Maximizing the Use of Special Funds

2022 Financial Report

On March 1, 2022, the Controller’s office issued the Revenue Forecast Report for Fiscal Years 2022-2023, which warned that increased expenses coupled with the loss of one-time federal pandemic dollars spells trouble for the next fiscal year’s budget. The facts brought to light underscore the importance of this report, which covers the City’s 621 special purpose funds (special funds). Special funds represent approximately $4.59 billion, or 36 percent, of the City’s entire cash balance. These funds are created by ordinance and City Council action to pay for specific purposes or projects, including grant programs, capital projects, fee-supported activities, debt service and more.

During the pandemic, the City borrowed $200 million from its special funds to soften the pandemic’s strain on the General Fund and pay for urgent COVID-19 expenses. The loans were later repaid using federal assistance funds. Because the City will be tight on funds in the next fiscal year, it is even more important to maximize the use of special funds now so that the City can maintain programs and services as much as possible.

General Fund vs. Special Funds

Depicted in the visual below, the annual General Fund cash balance increased over time by 5.2 percent compared to 2014. Over that same period, special fund cash balances grew by an annual average of 4.5 percent. Although revenues and expenditures have increased in the General Fund and special funds, only General Fund cash reverts to the Reserve Fund at the end of each fiscal year. Uncommitted special funds and unspent encumbrances from prior years remain in their funds until expended. Use the drop down menu to toggle between General Fund and special fund views.

This report is guided by the City’s experience over the past two years. From March 2020 to June 30, 2021, the City of L.A.’s COVID-19 expenditures were $729.9 million. Offsetting these costs were Federal Emergency Management Agency (FEMA) reimbursements of $39 million, and the federal Coronavirus Aid, Relief, and Economic Security Act (CARES Act) in the amount of $694.4 million.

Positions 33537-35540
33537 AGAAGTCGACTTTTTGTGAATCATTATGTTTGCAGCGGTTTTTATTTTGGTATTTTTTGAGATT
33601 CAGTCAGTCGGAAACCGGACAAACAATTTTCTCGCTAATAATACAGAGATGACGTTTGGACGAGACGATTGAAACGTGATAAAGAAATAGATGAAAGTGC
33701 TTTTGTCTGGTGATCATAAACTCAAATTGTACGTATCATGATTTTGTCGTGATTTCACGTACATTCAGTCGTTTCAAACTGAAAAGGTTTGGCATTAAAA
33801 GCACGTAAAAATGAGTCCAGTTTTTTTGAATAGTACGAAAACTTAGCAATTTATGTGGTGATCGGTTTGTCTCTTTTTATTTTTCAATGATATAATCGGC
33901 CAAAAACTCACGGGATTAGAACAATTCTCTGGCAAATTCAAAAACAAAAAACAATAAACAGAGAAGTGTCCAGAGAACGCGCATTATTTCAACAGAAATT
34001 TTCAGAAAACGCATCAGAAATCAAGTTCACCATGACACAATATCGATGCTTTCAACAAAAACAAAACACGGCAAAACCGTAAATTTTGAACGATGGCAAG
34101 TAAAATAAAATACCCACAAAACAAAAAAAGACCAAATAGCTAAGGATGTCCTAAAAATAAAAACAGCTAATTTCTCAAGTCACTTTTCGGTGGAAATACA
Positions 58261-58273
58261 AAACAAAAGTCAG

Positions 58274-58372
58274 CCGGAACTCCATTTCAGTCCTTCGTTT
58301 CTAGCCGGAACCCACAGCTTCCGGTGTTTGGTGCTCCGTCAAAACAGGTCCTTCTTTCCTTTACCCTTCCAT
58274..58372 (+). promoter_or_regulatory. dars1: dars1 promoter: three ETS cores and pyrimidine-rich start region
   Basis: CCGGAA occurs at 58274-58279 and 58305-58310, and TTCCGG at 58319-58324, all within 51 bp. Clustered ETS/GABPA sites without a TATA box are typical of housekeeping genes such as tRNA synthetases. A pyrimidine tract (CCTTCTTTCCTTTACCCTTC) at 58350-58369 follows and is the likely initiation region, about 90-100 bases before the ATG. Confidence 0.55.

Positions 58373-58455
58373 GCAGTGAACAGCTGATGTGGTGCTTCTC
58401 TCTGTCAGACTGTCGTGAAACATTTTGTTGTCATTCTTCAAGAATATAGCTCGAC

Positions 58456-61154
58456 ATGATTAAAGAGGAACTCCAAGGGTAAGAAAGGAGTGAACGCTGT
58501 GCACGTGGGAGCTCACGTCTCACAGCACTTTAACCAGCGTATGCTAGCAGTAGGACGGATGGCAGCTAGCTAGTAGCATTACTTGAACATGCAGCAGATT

At the time of the preparation of this report, City departments have spent more than $1.1 billion on programs, supplies, homeless housing, regular and overtime staff hours, emergency rental assistance, testing and vaccination efforts.

Of that amount spent, $200 million was borrowed from various special funds to front the cash needed by City departments to pay for immediate COVID-19 expenses. These loans were repaid using federal financial assistance funding from the CARES Act and the American Rescue Plan Act (ARPA) received in 2020 and 2021.

By the end of fiscal year 2021, four new special funds were created to account for various COVID-19 spending programs. These funds had a combined cash balance of $716.8 million on June 30, 2021.

Below is more detailed information about special funds, followed by recommendations on what to do to maximize their use today.

  1. Revenue

Although special fund revenue has increased annually by an average of 6.7 percent over the past seven years, in fiscal year 2021 revenue increased by 5.9 percent. The Housing and Homelessness function and Debt Service revenues contributed greatly to this, with an increase of 46.5 percent and 44.5 percent respectively. Federal funding for the Economic Development function also added to the rise.

  1. Expenditures

Average annual special fund expenditures grew by 6.9 percent. Expenditures in 2021 were 18.4 percent higher than in 2020. The largest jump was in the form of pandemic spending in the Economic Development function by 588.6 percent.

  1. Cash Balance